Uter felt so very stiff and weary that he would as soon pass the night where he sat as go a step farther. He thought to have a comfortable smoke at least (tobacco was just come into fashion then, and the use of the fragrant weed regarded as a mark of distinction by the young beaux). He took his tinder-box from his pocket, struck a light for his pipe, which was no sooner in full blast then he heard all sorts of strange noises in the old building. Looking towards the entrance, he saw it filled with the most frightful sprights and spriggans one ever beheld—all sorts of unnaturally-shaped bodies were topped with heads like those of adders. The ugly things kept hissing, grinning, throwing out their forked tongues, and spitting fire at him all the time; others were making a horrible dance, and cutting all sorts of fantastic capers on the roofless walls of the chapel, and hanging down from the gable close over his head. hissing like serpents all the time. Uter rose to get away from the ugly sight as quickly as he could, and was no sooner on his forkle-end then he saw, standing close before him, a being (whether beast, sprite, or demon he knew not) much like a black buck-goat, with horns and beard more than a yard in length; but a goat of such a size, with such flaming balls of eyes and such a length of tail behind, was never seen on hills or moors before. The ugly thing, standing on its hind legs, danced round, trying all the time to get a firm grip of Uter with the hairy paws, in the place of hoofs, on its fore legs. Uter did not like dancing with such a partner, yet he could hardly hinder his feet from keeping time to the music ringing from the surrounding hills. He was rather scared, but not afraid, for he feared nothing in this world, give him fair play and no favour. He tried to keep off the thing (which must have been the piskey) by striking its long hairy paws with his black thornstick. He had no sooner hit the thing than the cudgel was snatched from his hand, his heels tripped up, and he was laid flat on his back; then he was sent rolling down the hill faster and faster, till he went like a stone bowled over cliff, tossed over the hedge at the bottom of the field like a bundle of rags, then pushed through the brambles and furze on the moor, or pitched over the bogs and stream-works on the piskey's horns; then whirled away like dust before the wind. When

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he fell down he was pitched up again, and not allowed a moment's rest from rolling or running until he passed the high-road in Botrea bottom, and was driven by piskey or demon smash against a high rock at the foot of the Beacon hill, where he was found quite insensible the next day.

Uter's father and affianced bride remained late on Trannack hill, as the old gentleman liked to join in the ancient pastimes that united all classes of the people, as well as in those manly exercises for which the men of the west have in former times been famed. Besides, he might have believed (as many did not long ago) that dancing round the fire in an unbroken chain-ring with, hands firmly locked, the prescribed number of times, leaping through the flame and treading out the fire, insured good luck for the year, and was the surest preservative against the spells of witchcraft, blighting of an evil eye, and many other calamities to which we are subject from the powers of darkness.

They were not surprised because Uter did not return, as he often stayed with Will Tregeer over night, when anything in the way of games was going on in St. Just. In the morning, when Tregeer came to Bosence, not finding Uter there, he said nothing to alarm the old man, but went to the neighbouring villages to enquire after his comrade, when all the good folks, young and old, dispersed to make search over hill and dale, moor and downs.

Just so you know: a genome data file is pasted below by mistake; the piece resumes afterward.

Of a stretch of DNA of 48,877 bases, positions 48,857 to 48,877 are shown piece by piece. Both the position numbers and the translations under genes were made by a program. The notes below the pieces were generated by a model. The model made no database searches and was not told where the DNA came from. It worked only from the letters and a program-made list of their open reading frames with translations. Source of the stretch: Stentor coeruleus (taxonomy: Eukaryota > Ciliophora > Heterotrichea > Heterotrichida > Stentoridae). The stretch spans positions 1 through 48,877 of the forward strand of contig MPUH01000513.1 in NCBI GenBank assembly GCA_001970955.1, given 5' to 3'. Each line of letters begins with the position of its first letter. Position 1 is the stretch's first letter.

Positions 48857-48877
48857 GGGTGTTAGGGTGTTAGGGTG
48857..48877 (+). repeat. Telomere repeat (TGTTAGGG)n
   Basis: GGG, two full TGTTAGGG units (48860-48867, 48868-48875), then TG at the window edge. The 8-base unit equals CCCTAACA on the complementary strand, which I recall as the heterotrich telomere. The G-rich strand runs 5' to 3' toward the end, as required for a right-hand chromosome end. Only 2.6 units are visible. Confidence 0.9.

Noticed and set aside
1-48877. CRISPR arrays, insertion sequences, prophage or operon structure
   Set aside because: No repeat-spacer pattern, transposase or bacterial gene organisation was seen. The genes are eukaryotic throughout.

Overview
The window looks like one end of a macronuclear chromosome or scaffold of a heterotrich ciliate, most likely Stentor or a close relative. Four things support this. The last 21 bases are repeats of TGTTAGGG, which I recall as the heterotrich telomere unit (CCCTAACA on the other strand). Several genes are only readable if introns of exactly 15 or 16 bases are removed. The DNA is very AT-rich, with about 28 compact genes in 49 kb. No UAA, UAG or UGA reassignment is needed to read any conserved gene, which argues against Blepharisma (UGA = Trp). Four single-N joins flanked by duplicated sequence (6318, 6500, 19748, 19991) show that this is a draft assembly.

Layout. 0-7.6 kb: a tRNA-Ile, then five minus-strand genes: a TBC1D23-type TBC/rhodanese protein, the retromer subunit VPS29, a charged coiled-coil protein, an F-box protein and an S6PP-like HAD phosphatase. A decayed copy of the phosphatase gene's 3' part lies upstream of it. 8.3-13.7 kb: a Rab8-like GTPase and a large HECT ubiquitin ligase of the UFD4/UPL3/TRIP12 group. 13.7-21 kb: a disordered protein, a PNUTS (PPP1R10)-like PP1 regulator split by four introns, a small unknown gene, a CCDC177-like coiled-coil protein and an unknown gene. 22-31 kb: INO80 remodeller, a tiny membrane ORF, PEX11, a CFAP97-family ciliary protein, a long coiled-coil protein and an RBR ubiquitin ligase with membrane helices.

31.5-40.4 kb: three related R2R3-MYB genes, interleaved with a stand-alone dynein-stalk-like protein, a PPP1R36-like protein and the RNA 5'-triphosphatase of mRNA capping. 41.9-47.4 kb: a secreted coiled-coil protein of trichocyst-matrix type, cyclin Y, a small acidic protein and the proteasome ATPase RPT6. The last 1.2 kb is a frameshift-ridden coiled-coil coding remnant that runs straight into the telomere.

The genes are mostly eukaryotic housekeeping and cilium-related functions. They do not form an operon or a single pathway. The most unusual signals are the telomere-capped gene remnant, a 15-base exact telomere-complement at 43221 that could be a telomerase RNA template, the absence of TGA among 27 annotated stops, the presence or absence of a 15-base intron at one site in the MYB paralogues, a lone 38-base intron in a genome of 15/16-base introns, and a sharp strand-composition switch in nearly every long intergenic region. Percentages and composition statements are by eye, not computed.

Uter was soon found lying, apparently dead, at the foot of the rock—the flesh almost cut from his ribs with the rowels of the prize spurs, which he wore as a trophy, suspended by their straps to the leathern girdle that, according to the fashion of the time, he wore round the waist; the spikes of the rowels, full an inch long, had pierced his flesh to the bone in his rolling over nearly half a mile. The silver buttons, large as crown-pieces, beautifully engraved and embossed, were all torn from his coat. They say that these buttons were sought for, and continued to be found on Uter's and the piskey's route, many years after. No wonder that the old folks, even the giants, were fond of the game of bob, when the buttons were so well worth the labour of throwing the quoits after them. Uter was soon taken home. When he came to himself he told how he was served out by the piskey. Some say, he was never so strong a man after the piskey encounter as before. However, he soon got well enough to be wedded, and seldom went to the games to prove his strength after he took home his wife, but paid more attention to his farm and family; so perhaps the rolling did him good, on the whole.

Such is the story just as it was told me a few years ago by William Bosence, of Sancreed. The name of Uter is still kept up in the Bosence family. I did not venture to suggest (what was in my mind all the time) that, perhaps, the frightful vision was merely the production of a drunken dream, well knowing that to show the least scepticism respecting the cherished belief of the old folks was a sure way to be regarded by them as

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something worse then a heretic. Besides, there is little reason in pretending to be so over wise as to scorn their harmless fancies, when, little more than a century ago, no one doubted that these phantoms often appeared, and tales of possession and witchcraft were circulated as articles of faith. Then the most learned and most religious men were not exempt from this weakness.

There are still some remains of the old chapel of Bosence to be seen, which are well worthy of a visit. The site of the ruins is about half-a-mile north-west of Sancreed church. Those who wish to see some of the most interesting views of the Mount's-bay and neighbourhood should not fail to climb the Beacon hill and Caer Brane, as few landscapes are so beautiful as the view (obtained from about half-way up the Beacon hill) of the bay and the diversified scenery of its shores. From the summit, the contrast is remarkable of the wild and romantic hills and cairns on the north and west, with the prospect of soft rural beauty in the opposite direction. Should one feel inclined to extend the ramble a mile farther towards the west, to drink from the crystal fount of St. Uny's holy well, and explore the fogou (cavern) and circular hut near it, the pilgrimage would ensure a good night's rest and pleasant dreams.

Next: The Old Wandering Droll-Teller of the Lizard, and his Story of the Mermaid and the Man of Cury